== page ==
Just synthesizers, dancing drums and Wailin' Russell, these six songs are veritable piles of cool noises, bangin' uptempo stereo action and crisp, gated (reverbed? lightly delayed?) pumpin' rhythms to get you and your old lady (mother) out on the dance floor for some sweaty John Travolta boogie. An odd decision, but - thanks to some killer synth riffs - a five-star way to put the pizazz back in their sound. Who but whom couldn't enjoy the lurid, descending Satan-tones of "Tryouts For The Human Race" (which is narrated by live sperm), the high-speed happy-chord exchange of "Academy Award Performance" (about a woman who's 'all lies and actin'"), the weighty minor-key "La Dolce Vita" (which bashes gold diggin' women), the euphonious piano line and African pulse of "Beat The Clock" (one of the funniest songs Ron has ever written -- let me get back to this one in a minute), the anthemic violin synths and ethereal ELO prettiness of "My Other Voice" (whose lyrics concern themselves with THE VOCAL EFFECT HE USES IN THE SONG) and the two-part elation of "The Number One Song In Heaven" (which you're hearing "because you're closer than you think")? Nobody. NOBODY! Certainly not producer Giorgio "Armani" Moroder, whom Sparks lured all the way over from Nazi Germany to help transform them from nerdy Los Angelenos into Donna Summer. The album only has six songs, but they add up to 34 fantastic moments of treating your living room rug like a disco ball.

Now then, about "Beat The Clock." Lyrics include: "Entered school when I was two/ PhD'd that afternoon /Never entered any sports /Didn't look too good in shorts/ Got divorced when I was four."

Go ahead and chuckle. Everything's okay. Except for this whole Iraq fiasco with the prison abuse. Oi! Don't get me started on the Iraq prison abuse! Oi Gevolta! Bar mitzvah, my chutzma!

Reader Comments
Beat the Clock is a classic!

Add your thoughts?

Terminal Jive – Repertoire 1980
Rating = 3

Hey, it's Laura Branigan!

My bad. Actually, THEIR bad. It might not be all their fault though; apparently they submitted a literal Junior Mint Box full of songs to Giorgio Moroder and he rejected all of them except one, demanding that they try to sound more like his new protege Harold Faltermeyer (of "Axel F Theme" brain surgery). Unfortunately, instead of telling him to stick his nose up his sour Kraut ass and drown his lungs in smelly water like they should have, they took his advice and wrote the most odious, odiferous synth-driven "attitude" pop songs they could. This music is truly, inarguably BAD.

"But wait, Mark! I'm Freddy Votel, former drummer for the Cows, and I really like this album!"

Every once in a while, a good person will make a bad decision. Nevertheless, I support Mr. Votel's brave opinion, even if it does make me wonder if maybe my copy of Terminal Jive is some rare "Alternate Shitty Version" where all the songs have the same titles, yet don't have any good elements in them at all.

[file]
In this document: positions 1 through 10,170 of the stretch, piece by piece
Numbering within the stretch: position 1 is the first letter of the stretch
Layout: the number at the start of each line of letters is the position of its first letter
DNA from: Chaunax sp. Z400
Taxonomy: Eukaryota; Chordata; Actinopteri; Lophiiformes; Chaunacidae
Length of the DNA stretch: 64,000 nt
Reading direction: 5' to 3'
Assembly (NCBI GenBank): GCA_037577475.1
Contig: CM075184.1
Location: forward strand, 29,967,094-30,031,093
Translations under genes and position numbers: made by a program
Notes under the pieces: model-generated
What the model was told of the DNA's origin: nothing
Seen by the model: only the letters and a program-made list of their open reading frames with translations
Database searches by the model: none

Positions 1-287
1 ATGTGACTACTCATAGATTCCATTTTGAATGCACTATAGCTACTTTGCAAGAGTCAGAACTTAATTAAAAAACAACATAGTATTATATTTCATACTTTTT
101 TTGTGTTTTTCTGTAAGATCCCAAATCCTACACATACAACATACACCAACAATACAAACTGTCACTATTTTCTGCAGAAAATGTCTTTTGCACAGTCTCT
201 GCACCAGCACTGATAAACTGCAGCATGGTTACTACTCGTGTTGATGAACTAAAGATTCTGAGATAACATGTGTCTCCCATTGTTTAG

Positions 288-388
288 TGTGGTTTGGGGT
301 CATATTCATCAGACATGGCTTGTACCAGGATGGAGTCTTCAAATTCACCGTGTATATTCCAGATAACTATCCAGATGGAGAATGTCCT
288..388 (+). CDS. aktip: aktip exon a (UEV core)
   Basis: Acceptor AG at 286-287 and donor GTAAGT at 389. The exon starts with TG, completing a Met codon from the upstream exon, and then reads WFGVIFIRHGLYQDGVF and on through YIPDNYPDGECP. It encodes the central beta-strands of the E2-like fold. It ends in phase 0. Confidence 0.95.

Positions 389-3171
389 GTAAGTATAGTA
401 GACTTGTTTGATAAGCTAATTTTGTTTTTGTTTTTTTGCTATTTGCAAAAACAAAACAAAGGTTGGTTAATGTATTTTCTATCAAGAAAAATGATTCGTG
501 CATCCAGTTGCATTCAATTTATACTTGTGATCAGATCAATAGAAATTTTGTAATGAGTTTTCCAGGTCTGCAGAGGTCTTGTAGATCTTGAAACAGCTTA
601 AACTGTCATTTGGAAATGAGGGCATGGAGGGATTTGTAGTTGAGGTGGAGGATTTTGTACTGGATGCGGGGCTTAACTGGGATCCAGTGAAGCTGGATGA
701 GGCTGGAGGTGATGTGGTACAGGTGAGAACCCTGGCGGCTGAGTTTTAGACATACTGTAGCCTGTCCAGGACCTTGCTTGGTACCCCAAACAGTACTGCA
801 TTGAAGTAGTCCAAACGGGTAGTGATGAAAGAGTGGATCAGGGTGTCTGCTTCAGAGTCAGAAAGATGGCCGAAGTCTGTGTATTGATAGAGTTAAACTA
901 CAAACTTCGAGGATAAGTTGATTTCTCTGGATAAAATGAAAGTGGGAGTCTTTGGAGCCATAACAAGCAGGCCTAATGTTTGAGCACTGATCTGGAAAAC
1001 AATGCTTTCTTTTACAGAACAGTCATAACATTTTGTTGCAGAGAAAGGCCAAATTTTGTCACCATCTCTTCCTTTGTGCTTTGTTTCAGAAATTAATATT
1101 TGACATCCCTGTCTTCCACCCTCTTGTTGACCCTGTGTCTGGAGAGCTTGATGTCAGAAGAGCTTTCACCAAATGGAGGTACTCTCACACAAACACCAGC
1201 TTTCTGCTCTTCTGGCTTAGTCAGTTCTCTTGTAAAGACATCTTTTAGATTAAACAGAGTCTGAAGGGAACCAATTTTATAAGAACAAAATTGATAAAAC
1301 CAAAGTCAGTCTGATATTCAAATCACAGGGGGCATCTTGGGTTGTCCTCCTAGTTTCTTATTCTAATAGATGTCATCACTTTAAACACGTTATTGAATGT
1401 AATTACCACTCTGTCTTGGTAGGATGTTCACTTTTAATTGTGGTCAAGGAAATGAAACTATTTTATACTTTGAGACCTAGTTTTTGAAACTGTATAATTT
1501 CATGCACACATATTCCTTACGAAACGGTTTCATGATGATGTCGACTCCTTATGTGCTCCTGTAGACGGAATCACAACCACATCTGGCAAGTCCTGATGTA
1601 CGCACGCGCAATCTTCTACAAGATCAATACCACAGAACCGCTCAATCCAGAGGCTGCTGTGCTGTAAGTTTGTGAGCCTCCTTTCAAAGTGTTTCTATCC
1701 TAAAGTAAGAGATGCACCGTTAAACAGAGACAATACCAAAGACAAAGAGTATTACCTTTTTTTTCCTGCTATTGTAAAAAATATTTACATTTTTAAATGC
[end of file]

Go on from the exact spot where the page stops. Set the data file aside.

Like Chris DeBurgh's "Don't Pay The Ferryman," six of these eight songs are obvious, radio-audience-pandering "of their period" combinations of disco, synth pop and metal-lite. They've brought the guitars back, but only for "heavy" rock accenting of the embarrassing synth lines. Jeezy peezy, the synthesizer tones themselves are standard early '80s ugly Pointer Sisters crap! Why on Earth did Ron allow this to happen??? Is the album supposed to be geared towards 8-year-olds? This is IDIOT music! Since when did Sparks become panderers of any sort? Huh? At what point did Sparks become panhandlers of mini-shorts? I demand the truth! What happened in their lives that made Sparks become philanderers of Two Guys, A Girl And A Pizza Place co-producer Kenny Schwartz?

Maybe I wouldn't be "bitchin' in the kitchen" if Sparks had made any effort at all to include FUN in any of these songs, but NO! This is Sparks trying to be taken seriously. Just a couple of tepid non-smiling tough-pop dance guys singing a set of mediocre lyrics with none of the peppy zestiness that I demand from men nemed Ron.

Except "When I'm With You," a captivating (and funny!) song about a girl who almost makes Ron/Russell "feel normal." But that is the ONLY song on here that lives up to the name Sprska. The rest belongs on a Ronco compilation between Mtume's "Juicy Fruit" and a bag of vomit.

And yes, I understand that it may be physically challenging to weave a paper container of liquid/solid content into the shellac of a crisp, newborn record. But Ronco only hires members of Mensa, so I feel I've made the right decision (in the long) run.